A stunning report by the Guardian newspaper published late Wednesday evening reveals that the National Security Agency (NSA) has been collecting the phone records of millions of Americans who are customers of Verizon, one of the nation’s largest telecom companies. The top-secret order, obtained by the paper, requires Verizon to submit to the NSA, “on an ongoing daily basis…all call details or ‘telephony metadata’ created by Verizon for communications (i) between the United States and abroad; or (ii) wholly within the United States, including local telephone calls.” Moreover, the paper reports that Americans’ communication records “are being collected indiscriminately and in bulk–regardless of whether they are suspected of any wrongdoing.”
The parameters of the exposed surveillance program are indeed massive, indiscriminate and involve no conditions of probable cause or reasonable suspicion of terrorist activities. Judge Roger Vinson of the Foreign Intelligence Surveillance Court (FISA) granted the order on April 25, directing Verizon to collect the data only until July 19, unless the blanket order is extended. The so-called “metadata” includes
comprehensive communications routing information, including but not limited to session identifying information (e.g. originating and terminating telephone number, International Mobile station Equipment Identity (IMEI) number,etc.), trunk identifier, telephone calling card numbers, and time and duration of call.
The content of the conversations are not covered. Neither is the name, address or financial information for a subscriber or customer. Yet the targets of this seizure — Americans — are clear in that the above order does not include calls made between foreigners. Furthermore, none of these limitations would stop the NSA from putting together a clear picture of who called who, how and when the call was made, and from what location.
Vinson’s order clearly states that while the application was initiated by the FBI, Verizon’s “Custodian of Records” shall turn the data over to the NSA. Yet section 2.3, “Collection of Information” included in “Executive Order 12333-United States Intelligence activities,” specifically limits the NSA’s collection of data to “foreign intelligence or counterintelligence” sources, further stipulating that data collection within the United States
shall be undertaken by the FBI or, when significant foreign intelligence is sought, by other authorized agencies of the Intelligence Community, provided that no foreign intelligence collection by such agencies may be undertaken for the purpose of acquiring information concerning the domestic activities of United States persons.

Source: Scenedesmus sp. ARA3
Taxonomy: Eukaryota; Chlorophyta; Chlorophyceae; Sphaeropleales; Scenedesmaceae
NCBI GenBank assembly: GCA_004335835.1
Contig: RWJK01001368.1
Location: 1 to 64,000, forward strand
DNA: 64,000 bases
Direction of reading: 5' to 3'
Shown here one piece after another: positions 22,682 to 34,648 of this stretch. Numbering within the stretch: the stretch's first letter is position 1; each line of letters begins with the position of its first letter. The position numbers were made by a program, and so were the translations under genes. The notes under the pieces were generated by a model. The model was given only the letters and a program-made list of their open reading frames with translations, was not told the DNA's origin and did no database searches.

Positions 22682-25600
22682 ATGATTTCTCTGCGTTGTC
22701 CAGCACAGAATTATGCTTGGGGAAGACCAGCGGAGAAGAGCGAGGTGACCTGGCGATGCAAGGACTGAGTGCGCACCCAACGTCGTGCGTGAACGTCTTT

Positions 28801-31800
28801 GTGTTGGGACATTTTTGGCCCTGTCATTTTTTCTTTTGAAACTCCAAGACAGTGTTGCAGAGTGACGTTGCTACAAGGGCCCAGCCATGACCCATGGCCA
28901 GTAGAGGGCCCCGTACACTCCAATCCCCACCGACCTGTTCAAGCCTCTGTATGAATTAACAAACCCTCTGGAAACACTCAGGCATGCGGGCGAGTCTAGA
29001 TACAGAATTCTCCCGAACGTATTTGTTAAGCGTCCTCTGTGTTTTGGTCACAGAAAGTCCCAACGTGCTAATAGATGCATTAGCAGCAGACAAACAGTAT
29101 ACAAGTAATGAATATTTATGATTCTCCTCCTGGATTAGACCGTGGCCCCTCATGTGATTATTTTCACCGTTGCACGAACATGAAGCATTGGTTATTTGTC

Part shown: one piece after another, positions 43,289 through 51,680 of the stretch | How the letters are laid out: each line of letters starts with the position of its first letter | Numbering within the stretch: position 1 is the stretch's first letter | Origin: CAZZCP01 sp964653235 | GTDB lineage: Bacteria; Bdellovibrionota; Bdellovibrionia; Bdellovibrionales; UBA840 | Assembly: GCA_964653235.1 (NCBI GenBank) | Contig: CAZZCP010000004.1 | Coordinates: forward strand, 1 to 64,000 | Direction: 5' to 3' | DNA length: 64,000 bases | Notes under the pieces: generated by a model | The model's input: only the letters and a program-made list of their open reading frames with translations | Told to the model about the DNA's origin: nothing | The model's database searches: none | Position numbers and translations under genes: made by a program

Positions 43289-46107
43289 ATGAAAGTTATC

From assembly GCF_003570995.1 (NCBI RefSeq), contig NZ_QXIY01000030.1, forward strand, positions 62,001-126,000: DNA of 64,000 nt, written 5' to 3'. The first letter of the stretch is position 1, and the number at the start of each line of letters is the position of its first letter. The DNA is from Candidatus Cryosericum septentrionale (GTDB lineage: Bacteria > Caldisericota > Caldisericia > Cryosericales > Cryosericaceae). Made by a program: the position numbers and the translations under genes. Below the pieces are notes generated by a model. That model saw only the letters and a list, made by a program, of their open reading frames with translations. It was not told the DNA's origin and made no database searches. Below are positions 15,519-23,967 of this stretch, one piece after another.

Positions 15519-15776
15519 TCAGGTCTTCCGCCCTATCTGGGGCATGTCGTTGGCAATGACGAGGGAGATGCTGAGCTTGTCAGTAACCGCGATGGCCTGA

Thus, the NSA is in violation of its own charter.
Kate Martin of the Center for National Security Studies, a civil liberties advocacy group, contends that, “absent some explanation I haven’t thought of, this looks like the largest assault on privacy since the N.S.A. wiretapped Americans in clear violation of the law” during the Bush administration. “On what possible basis has the government refused to tell us that it believes that the law authorizes this kind of request?” she asks.
On its face, however, the Obama administration’s cell phone surveillance is vastly more abusive than the Bush wiretapping program, which was leaked to the press in 2006 and discontinued in 2007. The Bush administration defended those efforts at the time, stressing that the NSA was focused exclusively on international calls in connection to al Qaeda operatives and post-9/11 terrorism. “In other words,” Bush explained at the time, “one end of the communication must be outside the United States.” In 2007, former Attorney General Alberto Gonzalez sent a letter to the Senate Judiciary Committee, affirming that a FISA court judge authorized the targeting of international communications where there was probable cause that “one of the communicants is a member or agent of al Qaeda, or an associated terrorist organization.”
Even the far-left ACLU recognizes the tremendous difference between the Bush-era and Obama-era programs. Alex Abdo, a staff attorney with the ACLU’s National Security Project, noted, “In many ways it’s even more troubling than [Bush era] warrantless wiretapping, in part because the program is purely domestic,” he explains. “But this is also an indiscriminate dragnet. Say what you will about warrantless wiretapping, at least it was targeted at agents of Al Qaeda. This includes every customer of Verizon Business Services.”
Prior to publishing its revelations, the Guardian contacted the NSA, the White House and the Justice Department for comment. All of them declined to say anything. So did Verizon, but that is completely expected. The order expressly states that
no person shall disclose to any other person that the FBI or the NSA has sought or obtained tangible things under this order other than to: a) those persons to whom disclosure is necessary to comply with such Order; b) an attorney to obtain legal advice or assistance with respect to the production of things in response to the Order; or c) other persons as permitted by the Director of the FBI, or the Director’s designee.
As several news sources note, Verizon may represent the tip of the iceberg. It remains a distinct possibility that other phone carriers, as well as giant Internet entities such as Google, Facebook, or Microsoft or any other ISPs, may be under surveillance–and that such surveillance may have been taking place far longer than the three months granted in the specific order.